Marwan Fakih, co-director of the Gastrointestinal Cancer Program at City of Hope, highlighted those studies in a recent conversation, explaining how they show particular promise for patients with metastatic colorectal cancer. The first study will assess the potential impact of a new drug – one that targets a specific activated gene product, Fakih says – when used with a standard two-drug chemotherapy regimen. The second study will assess the maximum dosage of an investigational drug when used with a well-known three-drug chemotherapy regimen in patients who haven’t been helped by other therapies.

Here, Fakih answers questions about the two trials. » Continue Reading


To fight cancer, these researchers go where the action is – the nucleus

April 22, 2015 | by
molecular oncology

Molecular oncology researchers explore a cancer cell’s nucleus for new ways to fight tumors.

Investigators working at City of Hope are making many significant inroads against many forms of cancer. To do that, they have to take a variety of approaches.

Molecular oncology researchers focus on abnormal cancer-associated activity in a cell’s nucleus. One especially prominent factor in many breast and ovarian cancers is the BRCA1 tumor suppressor. When BRCA1 activity is compromised, cells cannot properly repair breaks in chromosomal DNA, which encourages the accumulation of even more cancer-causing mutations. In short, this increases a woman’s risk of developing breast and ovarian cancer.

In one study published in the Journal of Biological Chemistry, Jeremy Stark, Ph.D., associate professor of the Department of Radiation Biology, reported that biologically speaking, two wrongs can make a right. Stark inactivated factors in a signaling pathway called 53BP1/RNF168 and found that intervention blocked lethal failure in DNA repair caused by mutations in the BRCA1 gene. » Continue Reading


BMT reunion celebrates lives saved on the frontiers of science

April 20, 2015 | by

Updated: May 1


Each year, City of Hope patients given another chance at life gather to pose for a picture like this one. Going on its 39th year, the celebration of patients free of blood cancers thanks to bone marrow or stem cell transplants has grown such that a photographer has to scale a cherry picker just to get them all in.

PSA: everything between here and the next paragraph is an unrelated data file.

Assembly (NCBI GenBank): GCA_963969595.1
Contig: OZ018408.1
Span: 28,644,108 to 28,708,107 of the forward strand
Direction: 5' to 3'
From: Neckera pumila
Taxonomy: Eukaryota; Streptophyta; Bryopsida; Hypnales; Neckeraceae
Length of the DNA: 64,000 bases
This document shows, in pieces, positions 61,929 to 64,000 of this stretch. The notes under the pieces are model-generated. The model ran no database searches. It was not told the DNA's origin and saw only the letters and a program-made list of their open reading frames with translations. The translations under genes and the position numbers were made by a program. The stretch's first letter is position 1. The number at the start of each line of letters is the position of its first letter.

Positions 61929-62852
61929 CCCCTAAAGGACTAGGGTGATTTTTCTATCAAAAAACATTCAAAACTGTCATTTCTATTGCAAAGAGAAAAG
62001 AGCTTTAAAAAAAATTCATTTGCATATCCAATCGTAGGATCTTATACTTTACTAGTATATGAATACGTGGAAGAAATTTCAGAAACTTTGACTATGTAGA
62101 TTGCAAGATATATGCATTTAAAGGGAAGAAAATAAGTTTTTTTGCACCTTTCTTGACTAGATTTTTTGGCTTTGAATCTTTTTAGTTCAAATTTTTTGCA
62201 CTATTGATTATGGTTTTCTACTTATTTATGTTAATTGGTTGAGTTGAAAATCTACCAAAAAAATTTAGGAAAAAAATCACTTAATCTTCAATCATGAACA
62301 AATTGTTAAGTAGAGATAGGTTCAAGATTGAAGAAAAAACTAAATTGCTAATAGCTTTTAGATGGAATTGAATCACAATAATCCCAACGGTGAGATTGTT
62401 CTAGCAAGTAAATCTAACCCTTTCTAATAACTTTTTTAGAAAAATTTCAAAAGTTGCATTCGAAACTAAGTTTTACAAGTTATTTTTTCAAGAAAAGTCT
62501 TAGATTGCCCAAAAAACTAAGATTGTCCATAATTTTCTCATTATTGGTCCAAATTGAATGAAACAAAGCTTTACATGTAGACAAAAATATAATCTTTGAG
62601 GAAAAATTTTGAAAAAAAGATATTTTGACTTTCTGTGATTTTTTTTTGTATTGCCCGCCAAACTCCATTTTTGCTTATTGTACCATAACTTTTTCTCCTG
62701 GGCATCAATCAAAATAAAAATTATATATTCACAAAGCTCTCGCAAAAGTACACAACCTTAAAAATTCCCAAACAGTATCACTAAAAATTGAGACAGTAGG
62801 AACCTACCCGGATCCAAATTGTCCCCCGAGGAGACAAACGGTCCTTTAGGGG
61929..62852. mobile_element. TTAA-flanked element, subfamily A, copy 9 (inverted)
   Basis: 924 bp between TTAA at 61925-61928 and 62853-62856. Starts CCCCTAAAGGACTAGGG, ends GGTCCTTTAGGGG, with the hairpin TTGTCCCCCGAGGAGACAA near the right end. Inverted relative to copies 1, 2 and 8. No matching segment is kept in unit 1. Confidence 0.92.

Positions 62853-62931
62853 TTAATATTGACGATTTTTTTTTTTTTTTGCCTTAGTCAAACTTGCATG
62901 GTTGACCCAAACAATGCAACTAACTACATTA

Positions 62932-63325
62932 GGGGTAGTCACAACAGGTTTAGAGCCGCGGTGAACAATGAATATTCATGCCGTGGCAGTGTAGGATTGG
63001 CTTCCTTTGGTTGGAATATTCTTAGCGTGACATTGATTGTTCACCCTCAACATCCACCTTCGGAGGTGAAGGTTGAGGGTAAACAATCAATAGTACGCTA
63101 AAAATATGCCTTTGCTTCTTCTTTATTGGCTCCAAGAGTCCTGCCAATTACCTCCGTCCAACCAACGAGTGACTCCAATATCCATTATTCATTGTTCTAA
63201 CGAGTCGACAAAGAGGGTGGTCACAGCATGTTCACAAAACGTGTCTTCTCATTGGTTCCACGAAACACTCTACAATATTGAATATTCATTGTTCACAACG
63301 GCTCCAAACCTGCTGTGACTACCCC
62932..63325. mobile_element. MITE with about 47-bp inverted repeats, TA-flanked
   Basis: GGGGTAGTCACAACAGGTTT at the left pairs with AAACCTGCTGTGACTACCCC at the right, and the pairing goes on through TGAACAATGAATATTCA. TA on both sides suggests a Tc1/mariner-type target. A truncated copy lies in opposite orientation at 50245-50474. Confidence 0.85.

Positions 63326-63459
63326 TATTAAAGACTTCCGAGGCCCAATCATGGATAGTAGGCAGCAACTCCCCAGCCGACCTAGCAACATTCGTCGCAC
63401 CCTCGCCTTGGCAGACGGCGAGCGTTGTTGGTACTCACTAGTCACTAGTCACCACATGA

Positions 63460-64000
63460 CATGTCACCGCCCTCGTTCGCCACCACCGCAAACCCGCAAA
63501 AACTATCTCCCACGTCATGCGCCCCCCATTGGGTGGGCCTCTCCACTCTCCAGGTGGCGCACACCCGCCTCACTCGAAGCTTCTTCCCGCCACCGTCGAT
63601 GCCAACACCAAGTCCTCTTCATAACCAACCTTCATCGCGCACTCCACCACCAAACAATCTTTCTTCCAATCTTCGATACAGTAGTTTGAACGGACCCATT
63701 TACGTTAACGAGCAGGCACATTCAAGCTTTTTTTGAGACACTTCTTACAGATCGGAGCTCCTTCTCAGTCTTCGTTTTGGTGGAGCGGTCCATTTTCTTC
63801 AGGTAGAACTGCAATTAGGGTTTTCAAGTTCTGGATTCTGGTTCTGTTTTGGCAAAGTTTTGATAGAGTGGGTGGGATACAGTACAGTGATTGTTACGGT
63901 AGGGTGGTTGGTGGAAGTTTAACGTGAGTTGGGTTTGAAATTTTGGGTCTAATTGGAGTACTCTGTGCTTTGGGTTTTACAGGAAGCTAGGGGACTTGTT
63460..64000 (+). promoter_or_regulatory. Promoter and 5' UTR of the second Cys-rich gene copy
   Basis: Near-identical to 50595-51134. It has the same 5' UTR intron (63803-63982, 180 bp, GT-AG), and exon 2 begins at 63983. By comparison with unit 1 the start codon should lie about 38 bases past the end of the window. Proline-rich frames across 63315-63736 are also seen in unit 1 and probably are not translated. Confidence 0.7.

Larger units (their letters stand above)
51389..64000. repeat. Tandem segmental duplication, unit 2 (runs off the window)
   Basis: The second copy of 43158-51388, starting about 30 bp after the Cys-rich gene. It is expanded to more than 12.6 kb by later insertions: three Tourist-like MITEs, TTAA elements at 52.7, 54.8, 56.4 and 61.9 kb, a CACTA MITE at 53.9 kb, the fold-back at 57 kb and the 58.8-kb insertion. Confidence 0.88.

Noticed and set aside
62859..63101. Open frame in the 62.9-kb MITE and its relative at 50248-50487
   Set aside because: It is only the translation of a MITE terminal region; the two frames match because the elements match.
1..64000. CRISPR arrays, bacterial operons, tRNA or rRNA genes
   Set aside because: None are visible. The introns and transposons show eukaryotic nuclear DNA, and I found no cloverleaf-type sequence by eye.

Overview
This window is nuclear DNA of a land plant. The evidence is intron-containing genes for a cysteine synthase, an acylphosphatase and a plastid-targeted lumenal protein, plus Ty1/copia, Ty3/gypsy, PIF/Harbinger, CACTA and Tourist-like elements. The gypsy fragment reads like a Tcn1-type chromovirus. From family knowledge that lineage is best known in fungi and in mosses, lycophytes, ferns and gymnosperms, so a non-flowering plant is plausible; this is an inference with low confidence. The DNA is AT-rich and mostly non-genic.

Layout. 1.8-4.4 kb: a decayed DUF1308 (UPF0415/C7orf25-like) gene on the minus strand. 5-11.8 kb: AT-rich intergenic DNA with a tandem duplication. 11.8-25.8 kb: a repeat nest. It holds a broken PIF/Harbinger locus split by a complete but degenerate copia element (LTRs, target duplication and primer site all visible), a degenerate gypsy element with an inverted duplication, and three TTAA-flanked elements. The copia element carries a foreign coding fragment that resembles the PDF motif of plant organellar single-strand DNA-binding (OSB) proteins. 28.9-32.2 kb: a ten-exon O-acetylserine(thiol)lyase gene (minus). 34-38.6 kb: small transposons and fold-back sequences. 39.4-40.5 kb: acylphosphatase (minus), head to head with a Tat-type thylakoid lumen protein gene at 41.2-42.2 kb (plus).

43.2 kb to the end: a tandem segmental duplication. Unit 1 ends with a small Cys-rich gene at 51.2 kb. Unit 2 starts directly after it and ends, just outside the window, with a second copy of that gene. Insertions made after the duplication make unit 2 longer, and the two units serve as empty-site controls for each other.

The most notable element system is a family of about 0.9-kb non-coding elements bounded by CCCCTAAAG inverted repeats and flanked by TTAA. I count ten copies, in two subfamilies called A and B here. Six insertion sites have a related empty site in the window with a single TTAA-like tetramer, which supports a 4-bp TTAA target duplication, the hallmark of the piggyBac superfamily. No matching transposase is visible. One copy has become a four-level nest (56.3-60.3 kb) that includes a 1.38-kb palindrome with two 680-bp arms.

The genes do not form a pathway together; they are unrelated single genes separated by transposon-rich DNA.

bone marrow transplant

City of Hope has performed over 12,000 hematopoietic cell transplants, and has the best outcomes in the nation. Here are some of our survivors at the 2014 BMT Reunion.

“Imagine this space if we didn’t have this program,” said Stephen J. Forman, M.D., Francis & Kathleen McNamara Distinguished Chair in Hematology and Hematopoietic Cell Transplantation at City of Hope. “There wouldn’t be any people. Just trees.”

Forman can remember when there was no such picture to take, when the first Bone Marrow Transplant Reunion consisted of a single patient and his donor – his brother. Since then, the event has expanded dramatically. Now, beloved Dodger baseball players offer their well-wishes to current patients and survivors, renowned musicians and comedians – cancer survivors themselves – perform for an empathetic audience, and patients meet their stem cell donors from across the globe.

The heart of the celebration is more than 4,500 patients and family members who celebrate their personal anniversaries, each wearing a button proudly proclaiming how long it’s been since their transplant, which ranges from months to decades. This year, the reunion was Friday, May 1. There – amid the cupcakes, barbecue, music and festive atmosphere for patients – physicians, nurses and other caregivers find the motivation that carries them to the next reunion. » Continue Reading


$6.8 million NCI grant will improve palliative care in clinical trials

April 18, 2015 | by
City of Hope's Betty Ferrell

City of Hope’s Betty Ferrell is testing a new palliative care model on patients in a phase I clinical trial.

Cancer patients who are participating in early-stage clinical trials need extra emotional and physical support due to their additional stress and often unique symptoms. Now an effort by researchers at City of Hope to create a model for such support has received a $6.8 million grant from the National Cancer Institute (NCI).
The grant will support work by City of Hope’s Betty Ferrell, Ph.D., R.N., and another institution to test a palliative care intervention program for cancer patients with a solid tumor who are also participating in a phase I clinical trial. The intervention aims to improve patients’ quality of life and symptoms and to promote the use of a hospital’s palliative care resources.
“The patients who are going on phase I clinical trials tend to be very sick,” said Ferrell, director of the Division of Nursing Research and Education at City of Hope and leader in the field of palliative care nursing and research. “Yet, they are volunteering to help us advance science by participating in our clinical trials and helping us advance treatments for the future. We want to make sure they are well-taken care of during the process and getting the best support possible.”